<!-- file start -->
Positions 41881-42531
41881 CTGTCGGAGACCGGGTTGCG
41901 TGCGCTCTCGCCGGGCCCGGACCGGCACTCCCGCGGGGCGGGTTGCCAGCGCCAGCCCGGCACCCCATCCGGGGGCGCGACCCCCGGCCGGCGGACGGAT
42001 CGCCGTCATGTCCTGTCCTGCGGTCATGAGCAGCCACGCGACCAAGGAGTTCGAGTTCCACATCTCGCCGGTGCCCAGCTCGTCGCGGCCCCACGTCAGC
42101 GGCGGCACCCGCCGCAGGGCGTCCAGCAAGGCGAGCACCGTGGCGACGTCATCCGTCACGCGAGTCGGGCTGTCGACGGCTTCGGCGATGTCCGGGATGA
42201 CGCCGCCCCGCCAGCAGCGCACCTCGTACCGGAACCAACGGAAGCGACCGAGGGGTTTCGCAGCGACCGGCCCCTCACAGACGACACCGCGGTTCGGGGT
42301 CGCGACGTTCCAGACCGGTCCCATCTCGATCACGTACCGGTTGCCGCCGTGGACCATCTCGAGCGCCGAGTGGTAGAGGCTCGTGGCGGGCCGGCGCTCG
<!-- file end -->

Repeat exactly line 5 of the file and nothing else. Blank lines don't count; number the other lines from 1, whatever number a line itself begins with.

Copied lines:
42101 GGCGGCACCCGCCGCAGGGCGTCCAGCAAGGCGAGCACCGTGGCGACGTCATCCGTCACGCGAGTCGGGCTGTCGACGGCTTCGGCGATGTCCGGGATGA